This series was never repeated on terrestrial British TV and, until quite recently, was almost unheard of, even in territories like America where the original Upstairs, Downstairs was a runaway success. After many such years of being neglected, the series now runs regularly on UK satellite TV, as well as being available on DVD in both the UK and USA.
For a legend/key to the episode guide click here.
Factfiles have been added for each episode. These detail character backgrounds, continuity points, and bloopers. Click on the icon on the left of each episode's entry.
Additional notes for the episode guides and Factfiles...
Most plot synopses are taken directly from the original issues of the TV Times. Sometimes these might contain spoilers.
In addition to the listed writer/s, it should be assumed that the script-editor, Alfred Shaughnessy, also had story input into each episode to a greater or lesser extent.
Location recording locations and dates for Thomas & Sarah are, in general, not known.
Names in square brackets are uncredited on the episode's on-screen titles.
The cast lists credit extras and walk-ons where the information is available, but these details should not be considered exhaustive. Spellings of names in these cases is sometimes uncertain!
All timings are from the UK DVDs of the show as released by Network - these will vary slightly on other releases of the show (e.g. US DVDs). Timings are given as mm'ss". All the Factfiile notes are drawn from what was actually shown on the screen - additional or contradictory material from the novelisations (etc) is not included. To print a Factfile, press CTRL-P.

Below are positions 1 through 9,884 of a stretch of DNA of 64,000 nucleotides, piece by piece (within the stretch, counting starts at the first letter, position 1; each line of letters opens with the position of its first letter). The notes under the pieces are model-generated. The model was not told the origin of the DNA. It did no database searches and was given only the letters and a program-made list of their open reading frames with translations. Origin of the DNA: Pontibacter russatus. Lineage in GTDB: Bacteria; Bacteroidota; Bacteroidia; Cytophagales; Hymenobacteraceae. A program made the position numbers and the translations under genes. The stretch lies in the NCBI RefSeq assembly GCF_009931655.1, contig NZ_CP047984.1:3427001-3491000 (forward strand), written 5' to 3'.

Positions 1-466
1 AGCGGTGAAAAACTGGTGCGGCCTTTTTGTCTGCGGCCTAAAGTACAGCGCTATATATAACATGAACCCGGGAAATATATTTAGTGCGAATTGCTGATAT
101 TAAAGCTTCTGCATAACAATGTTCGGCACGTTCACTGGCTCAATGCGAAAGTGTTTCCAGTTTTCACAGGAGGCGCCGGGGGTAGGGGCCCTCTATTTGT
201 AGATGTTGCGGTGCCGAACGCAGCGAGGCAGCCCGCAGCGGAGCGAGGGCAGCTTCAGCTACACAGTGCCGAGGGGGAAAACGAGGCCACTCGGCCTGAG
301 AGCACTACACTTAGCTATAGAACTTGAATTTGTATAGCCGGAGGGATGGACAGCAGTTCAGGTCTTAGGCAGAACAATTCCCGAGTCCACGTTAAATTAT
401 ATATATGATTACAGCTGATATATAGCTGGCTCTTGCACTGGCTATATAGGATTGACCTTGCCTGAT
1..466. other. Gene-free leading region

Any comments/additions, please email me (address in pink on the front page).
The Spin Of The Wheel (short story)
In the TV Times issues dated December 23rd 1978-January 5th 1979 and January 6th-12th 1979, a two-part short story entitled The Spin Of The Wheel was presented. This was written by Upstairs, Downstairs script editor Alfred Shaughnessy and was designed to bridge the gap between the original show and Thomas & Sarah. It concerned a motoring accident between the pair and a young scrap-merchant called Tubwell, or Tubby for short, who featured as a semi-regular in the new series. (The story can be found on my Odds and Ends page).
Regular cast: Pauline Collins (Sarah), John Alderton (Thomas), Graham Cull (Tubby), Maria Charles (Madge), Peter Thornton (Charlie), Norman Bird (Gilbert), Charles West (Sir Joseph Weidler)
Casting Director: Diana Parry
Make Up Supervisor: Sabina Cowen
Costume Designers: Jane Bond, Sheila Jackson, Penny Lowe, Robin Pidcock, Sue Thomson
Floor Managers: Eric Cooper, Simon Holder, Ken Hounsom, Brian Kelly, Julian Meers, Michael Mollan, John West
Production Managers: Mike McLoughlin, Brian Penny
Location Supervisors: Martin Brierley, Jeremy Canney
Stage Managers: Rodney Figaro, Laurence Rooke, Jill Wellington
Production Assistants: Karen Adamson, Philippa Feller, Sarah King, Anne Mason, Pat Morgan, Angela Owen, Jill Powell
Photographic Title Effects: Brian Harper
Graphic Designer: Pat Gavin
Vision Mixers: Michael Elliott, Anne Gurney, Barbara Hicks
Video Tape Editors: Geoff Beames, Graham Roberts, Michael Williams
Senior Cameramen: Martin Bond, Derek Doe, Tony Maynard, John Morgan, Nigel Reynolds, Ian Stanley
Vision Controllers: Richard Cooper, Don Furness, Frank Parker, Terry Pyrke, Peter Stephenson
Lighting Directors: Terry Davis, Trevor Saunders
Sound Supervisors: Bob Bell, Mike Fairman, Paul Faraday, Keith Green, Graham Thor-Straten